Sarbanes-Oxley Is Dead/Not Dead – Round 3,413

Posted on 25. May, 2007 by in Accounting

sarbanesoxleyfordummies.jpgFor those of you who don’t know, Sarbanes-Oxley (or Sarbox or SOX) is a piece of legislation that was signed after the Enron and WorldCom accounting scandals in an effort to decrease the amount of fraud in Corporate America. However, the cost for companies to implement the laundry list of requirements has cost major corporations millions of dollars and guaranteeing a job for every accountant in America. As the bills for complying with SOX keep rising, companies have been trying to put pressure on congress to give up on Sarbanes-Oxley – or at least scale it down a bit.

The Denver Post, however, is reporting that fraud is still to pervasive to roll back SOX – even at the extreme level of time and cost we’re now seeing.

Their reasoning? A new study put out by the Institute for Fraud Prevention (www.theifp.org). The new study of 374 companies accused of securities fraud between 1997 and 2002, found that an average of seven people were implicated in each case, including CEOs, chief financial officers, chief operating officers, general counsels, board directors and auditors.

CEOs were implicated in nearly 90 percent of the cases examined. Next came CFOs, 78 percent. Then board directors, 40 percent; vice presidents, 36 percent; COOs, 20 percent; controllers, 19 percent; and general counsels, 7 percent.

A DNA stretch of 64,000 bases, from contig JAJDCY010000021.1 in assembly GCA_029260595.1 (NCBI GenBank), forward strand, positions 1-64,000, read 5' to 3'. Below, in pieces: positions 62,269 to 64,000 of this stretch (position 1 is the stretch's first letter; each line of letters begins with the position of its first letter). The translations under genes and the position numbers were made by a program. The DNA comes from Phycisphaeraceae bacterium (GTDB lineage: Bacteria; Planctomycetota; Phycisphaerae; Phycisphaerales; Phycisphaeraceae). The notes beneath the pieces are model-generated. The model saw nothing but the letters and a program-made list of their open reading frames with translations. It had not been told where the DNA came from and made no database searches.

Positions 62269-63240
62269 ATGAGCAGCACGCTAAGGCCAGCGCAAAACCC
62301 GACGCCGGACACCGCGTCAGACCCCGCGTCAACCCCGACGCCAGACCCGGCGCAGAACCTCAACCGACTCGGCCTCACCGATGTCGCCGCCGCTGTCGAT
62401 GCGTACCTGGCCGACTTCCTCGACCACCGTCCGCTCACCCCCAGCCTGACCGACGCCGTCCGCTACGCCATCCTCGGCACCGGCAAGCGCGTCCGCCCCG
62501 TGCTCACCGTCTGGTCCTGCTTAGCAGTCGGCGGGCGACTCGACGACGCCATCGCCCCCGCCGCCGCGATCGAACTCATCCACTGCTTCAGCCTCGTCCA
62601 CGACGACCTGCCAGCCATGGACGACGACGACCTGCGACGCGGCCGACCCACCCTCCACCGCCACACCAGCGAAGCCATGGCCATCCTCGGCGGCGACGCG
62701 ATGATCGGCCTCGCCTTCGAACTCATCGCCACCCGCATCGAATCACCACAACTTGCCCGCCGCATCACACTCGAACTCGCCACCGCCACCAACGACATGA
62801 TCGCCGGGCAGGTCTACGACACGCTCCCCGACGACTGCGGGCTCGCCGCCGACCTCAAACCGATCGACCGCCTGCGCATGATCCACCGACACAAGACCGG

Big accounting firms – including Arthur Andersen, KPMG, Deloitte & Touche, Ernst & Young and Price Waterhouse – were implicated in 18 percent of the cases, the study said. (Grant Thornton, which sponsored the study, is not mentioned, but it has had similar issues.)

The study really had two main points, that are really quite well-known and are the driving forces behind the Sarbanes-Oxley legislation. The first is that fraud on such a large scale is rarely perpetrated by one person. Instead, members of management collude together to commit the fraud and then hide it. The second main point is that the main corporate body put in charge of preventing fraud, the Board of Directors, did not do their job. Instead of being an independent voice of reason, too many times the Board followed whatever management told them.

The combination of collusion and the lack of checks and balances is just like gasoline on a fire.

However, the study and article fail to mention how the current corporate environment justifies keeping Sarbanes-Oxley in place. Maybe they just forgot that point.

One Response to “Sarbanes-Oxley Is Dead/Not Dead – Round 3,413”

  1. predatory lending

    27. Jun, 2009

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